Last Longhorn Startup class, Aseem Ali and a team of undergraduate students pitched Burpy, a grocery delivery service.
Now he’s running a quickly growing startup and finishing up his degree as a senior studying mechanical engineering at the University of Texas.
Burpy, which expanded into the San Antonio market on Nov. 25th, plans to launch in Houston on Monday.
That means Burpy will provide grocery service to all major markets in Texas with plans to expand to Dallas-Fort Worth and Bryan-College Station early next year.
Burpy, which used to charge a delivery fee ranging from $15 to $20, no longer charges for delivery. Since it made that move, Burpy has taken off, Ali said.
“We’ve seen amazing adoption,” he said during a recent interview.
In San Antonio, in the last few weeks, Burpy has fulfilled more than 300 orders, Ali said.
“Burpy delivers everything that you can find in a pantry or a refrigerator,” Ali said. “A lot of organic food and a lot of produce.”
The company, based in Austin, has 45 daily shoppers in San Antonio, 50 in Austin, 30 in Houston and 20 in Dallas.
In the next year, Burpy expects to do about $1 million in revenue, Ali said. He graduates in May and plans to work on the business full time.
Burpy gets its grocery items from Wal-Mart, HEB, Costco, Whole Foods. And it recently added office supplies and Office Depot.
Beyond Texas, Burpy plans to expand to Oklahoma City, Tulsa and Kansas City.
Although grocery delivery has been tried before on a large scale and flopped, Ali thinks his business will succeed where others have failed largely because the company crowdsources delivery and uses the latest technology tools to manage its workforce and orders.
Burpy doesn’t have any inventory, warehouses or expensive delivery vans. It taps into existing resources to maximize its efficiency, Ali said. The company does have a few competitors such as Greenling, but it focuses primarily on locally produced organic food.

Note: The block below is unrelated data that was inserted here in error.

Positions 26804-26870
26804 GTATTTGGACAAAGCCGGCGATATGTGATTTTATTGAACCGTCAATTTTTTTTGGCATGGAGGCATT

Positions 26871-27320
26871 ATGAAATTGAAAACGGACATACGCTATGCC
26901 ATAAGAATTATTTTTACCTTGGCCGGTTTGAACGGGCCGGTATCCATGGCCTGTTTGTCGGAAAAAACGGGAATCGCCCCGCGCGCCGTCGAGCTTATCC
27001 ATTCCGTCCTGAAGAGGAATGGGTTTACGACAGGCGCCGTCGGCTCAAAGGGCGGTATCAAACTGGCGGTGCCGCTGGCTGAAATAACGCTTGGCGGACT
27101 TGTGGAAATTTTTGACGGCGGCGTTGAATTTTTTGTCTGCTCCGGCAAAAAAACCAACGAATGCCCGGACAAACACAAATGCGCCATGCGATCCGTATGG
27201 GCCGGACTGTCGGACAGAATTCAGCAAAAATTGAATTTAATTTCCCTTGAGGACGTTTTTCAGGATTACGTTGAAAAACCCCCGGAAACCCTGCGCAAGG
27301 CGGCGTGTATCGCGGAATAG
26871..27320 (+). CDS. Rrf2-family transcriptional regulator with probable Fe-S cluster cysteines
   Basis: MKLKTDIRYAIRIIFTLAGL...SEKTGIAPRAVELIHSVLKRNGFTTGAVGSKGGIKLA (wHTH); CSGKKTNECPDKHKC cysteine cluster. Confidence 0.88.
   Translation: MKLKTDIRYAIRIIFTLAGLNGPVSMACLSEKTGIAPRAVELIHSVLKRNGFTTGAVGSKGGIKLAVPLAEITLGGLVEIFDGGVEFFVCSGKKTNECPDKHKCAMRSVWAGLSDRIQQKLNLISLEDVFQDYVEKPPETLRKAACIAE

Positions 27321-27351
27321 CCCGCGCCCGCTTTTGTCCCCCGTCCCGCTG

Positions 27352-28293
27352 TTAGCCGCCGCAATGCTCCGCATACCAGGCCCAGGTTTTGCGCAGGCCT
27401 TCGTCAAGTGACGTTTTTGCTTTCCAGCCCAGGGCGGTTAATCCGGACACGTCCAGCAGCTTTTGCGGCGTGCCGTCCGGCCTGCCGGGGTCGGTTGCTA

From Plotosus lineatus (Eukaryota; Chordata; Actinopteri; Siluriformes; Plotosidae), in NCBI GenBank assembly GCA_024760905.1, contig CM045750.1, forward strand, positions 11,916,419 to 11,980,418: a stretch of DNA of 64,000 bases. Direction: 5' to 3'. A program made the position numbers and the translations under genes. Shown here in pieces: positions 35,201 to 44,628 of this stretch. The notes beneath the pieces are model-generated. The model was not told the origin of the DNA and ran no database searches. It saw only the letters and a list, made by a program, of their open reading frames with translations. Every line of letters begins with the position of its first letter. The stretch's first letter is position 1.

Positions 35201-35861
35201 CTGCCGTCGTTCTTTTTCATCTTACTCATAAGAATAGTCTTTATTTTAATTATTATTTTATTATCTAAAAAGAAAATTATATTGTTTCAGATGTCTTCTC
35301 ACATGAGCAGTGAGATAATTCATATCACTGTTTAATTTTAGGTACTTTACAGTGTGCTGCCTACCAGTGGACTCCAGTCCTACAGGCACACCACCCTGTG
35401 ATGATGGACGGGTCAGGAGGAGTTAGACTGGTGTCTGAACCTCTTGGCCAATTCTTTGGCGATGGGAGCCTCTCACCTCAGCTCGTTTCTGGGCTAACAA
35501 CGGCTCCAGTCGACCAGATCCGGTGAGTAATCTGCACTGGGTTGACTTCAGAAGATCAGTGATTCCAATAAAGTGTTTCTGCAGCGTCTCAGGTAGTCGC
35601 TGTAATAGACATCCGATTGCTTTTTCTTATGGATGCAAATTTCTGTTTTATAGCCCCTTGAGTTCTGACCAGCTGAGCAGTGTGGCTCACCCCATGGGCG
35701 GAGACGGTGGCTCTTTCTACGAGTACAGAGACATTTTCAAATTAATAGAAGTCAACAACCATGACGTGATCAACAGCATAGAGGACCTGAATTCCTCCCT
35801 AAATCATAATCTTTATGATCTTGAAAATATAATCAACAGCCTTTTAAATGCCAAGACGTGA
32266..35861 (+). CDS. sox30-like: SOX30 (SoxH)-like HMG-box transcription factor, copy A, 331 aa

“We can deliver Oreos and hot Cheetos,” Ali said.
Other Austin competitors include Couch Potato, Munchy Mart and Austin Grocer, but they don’t deliver an extensive inventory of items, Ali said.
Other national competitors include Peapod, Instacart, Amazon Fresh and Walmart to go, but they are not available yet in the Texas market, Ali said. He hopes to establish first mover advantage with the customer base here.
Ali attended the latest Longhorn Startup Demo Day and he said his biggest takeaway came from Billionaire Mark Cuban. It’s best to learn from history, Ali said. Webvan, one of the biggest dot com failures of all time, blew through $1 billion setting up a home grocery delivery network and then filed for bankruptcy. Amazon bought its assets in bankruptcy. It also bought out HomeGrocer, which had gone public and then its stock plummeted.
Burpy has learned from the mistakes made by others, Ali said. The company has raised some angel investment. Sai Ganesh, CTO of Audingo in Austin, is mentoring Burpy. The company is also hiring drivers.

Disclosure: Burpy is an advertiser with Silicon Hills News

Sprint Prepares to Launch its 4G LTE Network in San Antonio

A lot of consumers want smartphones to access data on the go.
But smartphones only work well if they are connected to a smart network that can handle the bandwidth demand from consumers downloading videos, photos and music onto their mobile devices.
Sprint Nextel Corp. has created a smart network, known as Network Vision, that will provide advanced 3G and 4G LTE service in San Antonio, Dallas, Houston and Atlanta by the end of the month. Service in Austin should be available by the end of the year. Sprint expects to roll out the 4G LTE service to 173 million users by the end of the year.

Deborah Neal, director of sales for Sprint Nextel in Irving, TX

Sprint’s network will provide its customers with speeds up to 10 times faster than 3G or third generation cellular service, said Deborah Neal with Sprint. It will also provide improved voice and data quality and stronger signal penetration when people are inside buildings, she said.